Kyiv regime leader Volodymyr Zelensky suggested to world leaders at the Munich Summit on February 9, 2022, two weeks before the Russian special military operation commenced to demilitarize Ukraine, that the regime should obtain nuclear weapons.[3] Reports already indicated that the Zelensky regime was building, or had built, a dirty bomb.[4]

In March 2022 Russia accused the Kyiv regime of gathering nuclear waste from the Chernobyl disaster site for use in a nuclear dirty bomb.[5]

On October 19, 2022 UK defense minister Ben Wallace cancelled all his appointments and flew to Washington, D.C. unannounced to meet with Lloyd Austin.

Russian media reported that according to credible sources in various countries - including in Ukraine - the Kyiv regime was preparing a provocation on Ukrainian territory related to the detonation of the so-called "dirty bomb" or low-yield nuclear weapon. The purpose of the provocation is to accuse Russia of using weapons of mass destruction.[6] According to the Russian Ministry of Defense, Volodymyr Zelenskyy has been in contact with the UK "to obtain nuclear weapons technology," Lieutenant-General Igor Kirillov, Chief of the Radiation, Chemical and Biological Protection Troops of the Russian Armed Forces said on October 23, 2022. Gen. Kirillov alleged that the Armed Forces of Ukraine (AFU) plan on using a false flag provocation to detonate a "dirty bomb," a nuclear weapon with explosives, such as dynamite, with radioactive powder or pellets. The provocation was being prepared to subsequently accuse Russia of using weapons of mass destruction. "We have information about the contacts of the office of the President of Ukraine with representatives of Great Britain regarding the possibility to obtain a technology to build nuclear weapons,” Gen. Kirillov said.[7]

The Kyiv regime began evacuating the city of Mykolaiv (Russ: Nikolaev),[8] which is likely ground zero as the Ukrainian regime's nuclear target.[9] A military expert on the Russian television program, Meeting Places said that the AFU already brought to Nikolaev a thermonuclear munition and will be ready to blow it up to provoke a US strike on Russia.[10] The device would consist of several used fuel rods from a Ukrainian nuclear power plant and up to 1000 tons of explosive.[11]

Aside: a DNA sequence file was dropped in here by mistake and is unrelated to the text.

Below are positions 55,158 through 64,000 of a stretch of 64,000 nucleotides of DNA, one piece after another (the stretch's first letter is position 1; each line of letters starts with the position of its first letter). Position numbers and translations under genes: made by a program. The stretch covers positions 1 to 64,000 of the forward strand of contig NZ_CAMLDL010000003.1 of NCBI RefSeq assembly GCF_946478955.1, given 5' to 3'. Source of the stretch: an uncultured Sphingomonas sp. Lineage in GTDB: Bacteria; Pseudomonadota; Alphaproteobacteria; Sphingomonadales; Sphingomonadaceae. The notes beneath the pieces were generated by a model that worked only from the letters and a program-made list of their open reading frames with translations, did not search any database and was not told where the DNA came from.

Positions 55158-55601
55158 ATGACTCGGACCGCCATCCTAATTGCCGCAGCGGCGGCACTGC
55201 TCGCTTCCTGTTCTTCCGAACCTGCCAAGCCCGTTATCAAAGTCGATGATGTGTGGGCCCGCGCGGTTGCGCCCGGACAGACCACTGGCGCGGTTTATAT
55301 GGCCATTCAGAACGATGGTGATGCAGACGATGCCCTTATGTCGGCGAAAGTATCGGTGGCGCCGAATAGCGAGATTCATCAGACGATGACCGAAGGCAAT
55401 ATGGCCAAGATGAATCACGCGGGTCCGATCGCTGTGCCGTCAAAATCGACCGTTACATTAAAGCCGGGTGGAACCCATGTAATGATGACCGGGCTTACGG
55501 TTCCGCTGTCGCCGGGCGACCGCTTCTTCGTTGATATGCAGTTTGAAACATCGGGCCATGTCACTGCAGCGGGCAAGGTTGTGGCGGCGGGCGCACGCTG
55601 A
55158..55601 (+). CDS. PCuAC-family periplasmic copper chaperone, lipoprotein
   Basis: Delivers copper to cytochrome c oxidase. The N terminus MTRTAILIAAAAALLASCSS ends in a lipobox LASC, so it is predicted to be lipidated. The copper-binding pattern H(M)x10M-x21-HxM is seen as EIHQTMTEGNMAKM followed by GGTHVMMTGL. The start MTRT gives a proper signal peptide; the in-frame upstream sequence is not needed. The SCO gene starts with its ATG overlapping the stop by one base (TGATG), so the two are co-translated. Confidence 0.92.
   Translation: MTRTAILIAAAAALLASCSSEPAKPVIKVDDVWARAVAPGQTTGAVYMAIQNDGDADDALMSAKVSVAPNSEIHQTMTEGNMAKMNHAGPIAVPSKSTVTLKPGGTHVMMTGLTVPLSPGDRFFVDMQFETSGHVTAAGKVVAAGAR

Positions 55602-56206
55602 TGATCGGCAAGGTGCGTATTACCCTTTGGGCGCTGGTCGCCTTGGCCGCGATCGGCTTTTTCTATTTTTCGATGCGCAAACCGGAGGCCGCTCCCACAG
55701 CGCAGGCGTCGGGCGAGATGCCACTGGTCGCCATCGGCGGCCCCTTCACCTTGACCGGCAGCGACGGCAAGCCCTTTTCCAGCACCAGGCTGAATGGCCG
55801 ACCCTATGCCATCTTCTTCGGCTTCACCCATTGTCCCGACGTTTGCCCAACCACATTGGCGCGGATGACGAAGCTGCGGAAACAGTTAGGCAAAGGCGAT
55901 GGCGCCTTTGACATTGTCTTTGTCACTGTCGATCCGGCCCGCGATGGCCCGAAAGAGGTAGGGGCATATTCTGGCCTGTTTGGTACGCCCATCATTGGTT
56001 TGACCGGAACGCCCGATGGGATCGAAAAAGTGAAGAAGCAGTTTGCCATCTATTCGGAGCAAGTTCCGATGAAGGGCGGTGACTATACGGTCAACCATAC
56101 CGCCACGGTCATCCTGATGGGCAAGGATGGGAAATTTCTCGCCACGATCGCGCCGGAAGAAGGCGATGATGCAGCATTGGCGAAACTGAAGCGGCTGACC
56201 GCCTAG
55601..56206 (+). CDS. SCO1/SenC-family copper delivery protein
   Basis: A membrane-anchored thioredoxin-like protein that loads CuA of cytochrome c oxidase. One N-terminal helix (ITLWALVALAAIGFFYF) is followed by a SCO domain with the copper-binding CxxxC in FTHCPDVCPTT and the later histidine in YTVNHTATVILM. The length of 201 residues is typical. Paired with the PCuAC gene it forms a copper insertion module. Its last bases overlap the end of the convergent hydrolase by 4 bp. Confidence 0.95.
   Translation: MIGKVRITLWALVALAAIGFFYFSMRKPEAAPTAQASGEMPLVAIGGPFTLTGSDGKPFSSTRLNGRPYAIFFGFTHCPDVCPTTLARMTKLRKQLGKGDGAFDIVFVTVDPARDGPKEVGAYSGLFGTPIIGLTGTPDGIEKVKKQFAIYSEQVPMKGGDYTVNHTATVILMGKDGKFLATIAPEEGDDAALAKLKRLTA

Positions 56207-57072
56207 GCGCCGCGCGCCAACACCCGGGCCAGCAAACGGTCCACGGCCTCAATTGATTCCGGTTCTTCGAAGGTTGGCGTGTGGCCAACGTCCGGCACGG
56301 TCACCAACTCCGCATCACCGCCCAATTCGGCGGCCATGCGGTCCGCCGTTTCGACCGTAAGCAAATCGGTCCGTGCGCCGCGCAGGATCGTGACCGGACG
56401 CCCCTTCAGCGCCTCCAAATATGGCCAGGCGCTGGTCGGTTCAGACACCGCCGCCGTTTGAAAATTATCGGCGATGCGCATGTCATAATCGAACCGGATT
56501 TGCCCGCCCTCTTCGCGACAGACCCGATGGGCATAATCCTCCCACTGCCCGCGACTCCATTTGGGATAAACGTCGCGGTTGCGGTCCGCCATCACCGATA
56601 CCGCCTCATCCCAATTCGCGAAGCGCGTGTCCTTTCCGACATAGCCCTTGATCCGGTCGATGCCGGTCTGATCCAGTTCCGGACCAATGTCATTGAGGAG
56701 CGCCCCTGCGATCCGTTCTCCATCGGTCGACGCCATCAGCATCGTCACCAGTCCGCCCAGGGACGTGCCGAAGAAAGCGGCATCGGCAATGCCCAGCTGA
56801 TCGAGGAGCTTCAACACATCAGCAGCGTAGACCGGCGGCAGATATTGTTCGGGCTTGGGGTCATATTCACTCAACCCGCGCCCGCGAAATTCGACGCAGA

On October 26, 2022 President Putin held a working meeting, via videoconference, with the permanent members of the Security Council of Russia. President Putin noted in that meeting:

Russian military reported it had identified 30 sites where biological research with pathogens had been occurring under the direction of the Pentagon. The United States later admitted to 46 such sites in Ukraine alone.
"Some countries have long been using the tactics of blackmail, pressure and intimidation throughout the CIS space. In particular, attempts continue to be made to implement ‘color revolution’ scenarios, methods involving nationalism and extremism are employed, and armed conflicts, which directly threaten the security of all CIS members, are being stoked.

We can see the goals of those who are doing this in Ukraine, which has been made an instrument of US foreign policy. The country has actually lost its sovereignty and is being directly governed by the United States, which is using it as a battering ram against Russia, Belarus, which is a member of our Union State, and the CSTO and the CIS in general.

At the same time, we can see the United States’ real attitude to its client states. Ukraine was almost immediately turned into a testing site for military biological experiments and is being flooded with weapons, including heavy weaponry, without any heed to the Kiev regime’s statements about its desire to obtain nuclear weapons. The Kiev authorities have declared this desire publicly, but everyone keeps silent. We also know about their plans to use a so-called “dirty bomb” as a provocation.[12]

On January 25, 2023 Konstantin Gavrilov, the head of the Russian delegation to the Vienna Negotiations on Military Security and Arms Control, warned: “We know that Leopard 2 tanks, as well as Bradley and Marder armored fighting vehicles, can use depleted uranium shells, which can contaminate terrain, just like it happened in Yugoslavia and Iraq...If Kiev were to be supplied with such munitions for the use in western heavy military hardware, we would regard it as the use of ‘dirty nuclear bombs’ against Russia, with all the consequences that entails.”

See also

References

External links